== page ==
Reed Elsevier shares shot up nearly 8 per cent yesterday after the publisher said that it would return to double digit earnings growth from this year.
The group said its restructuring programme,launched in 2000, had run its course and that the weakness seen in some of its markets had disappeared. As a sign of its confidence, the company pushed up its 2004 dividend by 8 per cent, saying it was moving from a "modest" pay-out policy to a "progressive" one.
Sir Crispin Davis, the chief executive who was reporting results for 2004, said: "In recent years we have made enormous strides in executing against our strategy for growth.
"Our markets have not been easy over that period but are now clearly on the turn."
Reed has four divisions: science and medical publishing, businesses-to-business, education and legal. The company said the softness seen in the education market in the US over the past couple of years would rebound "very strongly" in 2005.
In its business-to-business division, 2004 had seen the first growth in underlying revenues, which edged up 2 per cent, for nearly four years. Within that, the UK grew 5 per cent. Launches in the year included 10 new titles and five new exhibitions in China alone. Demand was rising for advertising in its magazines and the spin-off exhibitions.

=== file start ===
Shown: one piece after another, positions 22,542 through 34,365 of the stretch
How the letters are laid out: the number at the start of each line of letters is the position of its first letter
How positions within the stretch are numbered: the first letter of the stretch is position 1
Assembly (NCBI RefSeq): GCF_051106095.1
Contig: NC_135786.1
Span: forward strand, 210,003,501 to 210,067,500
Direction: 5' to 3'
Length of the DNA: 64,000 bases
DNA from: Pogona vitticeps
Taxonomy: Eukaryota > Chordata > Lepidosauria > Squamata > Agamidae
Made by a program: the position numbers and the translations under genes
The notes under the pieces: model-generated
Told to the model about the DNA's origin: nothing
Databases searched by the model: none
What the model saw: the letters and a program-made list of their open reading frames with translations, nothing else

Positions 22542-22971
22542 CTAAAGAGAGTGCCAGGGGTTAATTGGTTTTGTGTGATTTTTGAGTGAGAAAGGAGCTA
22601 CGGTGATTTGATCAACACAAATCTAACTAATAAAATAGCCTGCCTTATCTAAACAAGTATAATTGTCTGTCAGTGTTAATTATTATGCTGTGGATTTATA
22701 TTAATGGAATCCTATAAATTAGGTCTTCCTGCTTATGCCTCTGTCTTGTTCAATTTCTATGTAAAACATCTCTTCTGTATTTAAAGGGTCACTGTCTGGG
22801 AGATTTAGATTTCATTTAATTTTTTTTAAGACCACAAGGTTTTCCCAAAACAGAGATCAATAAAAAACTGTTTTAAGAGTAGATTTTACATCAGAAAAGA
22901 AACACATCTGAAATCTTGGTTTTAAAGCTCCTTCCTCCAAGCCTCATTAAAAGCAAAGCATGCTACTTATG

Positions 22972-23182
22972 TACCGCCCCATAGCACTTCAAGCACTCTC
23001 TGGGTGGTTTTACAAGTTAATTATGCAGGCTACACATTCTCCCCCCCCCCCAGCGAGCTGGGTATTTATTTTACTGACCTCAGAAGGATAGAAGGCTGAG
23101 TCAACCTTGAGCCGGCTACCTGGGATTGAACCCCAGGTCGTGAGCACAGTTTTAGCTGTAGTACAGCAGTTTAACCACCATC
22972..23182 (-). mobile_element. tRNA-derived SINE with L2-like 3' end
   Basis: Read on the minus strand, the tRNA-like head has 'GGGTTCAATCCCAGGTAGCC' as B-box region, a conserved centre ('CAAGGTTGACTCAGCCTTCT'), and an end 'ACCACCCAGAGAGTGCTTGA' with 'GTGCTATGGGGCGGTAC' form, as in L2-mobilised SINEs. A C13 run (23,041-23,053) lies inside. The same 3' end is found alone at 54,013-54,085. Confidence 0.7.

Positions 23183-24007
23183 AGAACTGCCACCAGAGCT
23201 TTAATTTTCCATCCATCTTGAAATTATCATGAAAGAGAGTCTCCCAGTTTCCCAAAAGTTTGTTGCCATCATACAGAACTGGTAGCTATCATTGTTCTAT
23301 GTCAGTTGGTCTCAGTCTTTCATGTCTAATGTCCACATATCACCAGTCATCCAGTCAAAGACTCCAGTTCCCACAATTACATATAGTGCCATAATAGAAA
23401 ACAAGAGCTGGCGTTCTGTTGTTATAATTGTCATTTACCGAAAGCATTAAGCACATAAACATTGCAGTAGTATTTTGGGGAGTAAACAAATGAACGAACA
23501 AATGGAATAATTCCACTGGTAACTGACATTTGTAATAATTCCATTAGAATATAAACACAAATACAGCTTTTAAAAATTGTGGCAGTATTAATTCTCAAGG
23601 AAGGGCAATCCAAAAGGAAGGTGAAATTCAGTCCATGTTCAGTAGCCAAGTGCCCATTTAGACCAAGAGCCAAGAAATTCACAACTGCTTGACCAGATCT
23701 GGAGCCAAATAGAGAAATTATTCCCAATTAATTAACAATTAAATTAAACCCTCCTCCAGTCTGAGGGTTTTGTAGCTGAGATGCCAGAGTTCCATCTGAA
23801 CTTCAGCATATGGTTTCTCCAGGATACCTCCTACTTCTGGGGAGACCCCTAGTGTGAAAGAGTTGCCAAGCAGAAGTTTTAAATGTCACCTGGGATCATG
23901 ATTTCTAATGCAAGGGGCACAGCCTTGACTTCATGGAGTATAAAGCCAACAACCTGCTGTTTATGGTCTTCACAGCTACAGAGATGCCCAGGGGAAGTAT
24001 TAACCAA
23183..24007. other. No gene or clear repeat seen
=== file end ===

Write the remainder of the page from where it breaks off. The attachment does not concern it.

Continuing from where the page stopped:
Reed Elsevier also detected an improvement in academic science library budgets, which are expected to grow in 2005. It also suggested that a rival new business model in science publishing, where the author pays for publication, had not proved to be the threat that some in the City had perceived.
"After seven years, all the author-pays journals have less than 1 per cent market share. In 2004, the share actually slipped, slightly, because of fewer launches and concerns about the validity of the model."
Underlying turnover growth for the group was 3 per cent, compared with a flat performance in 2003.
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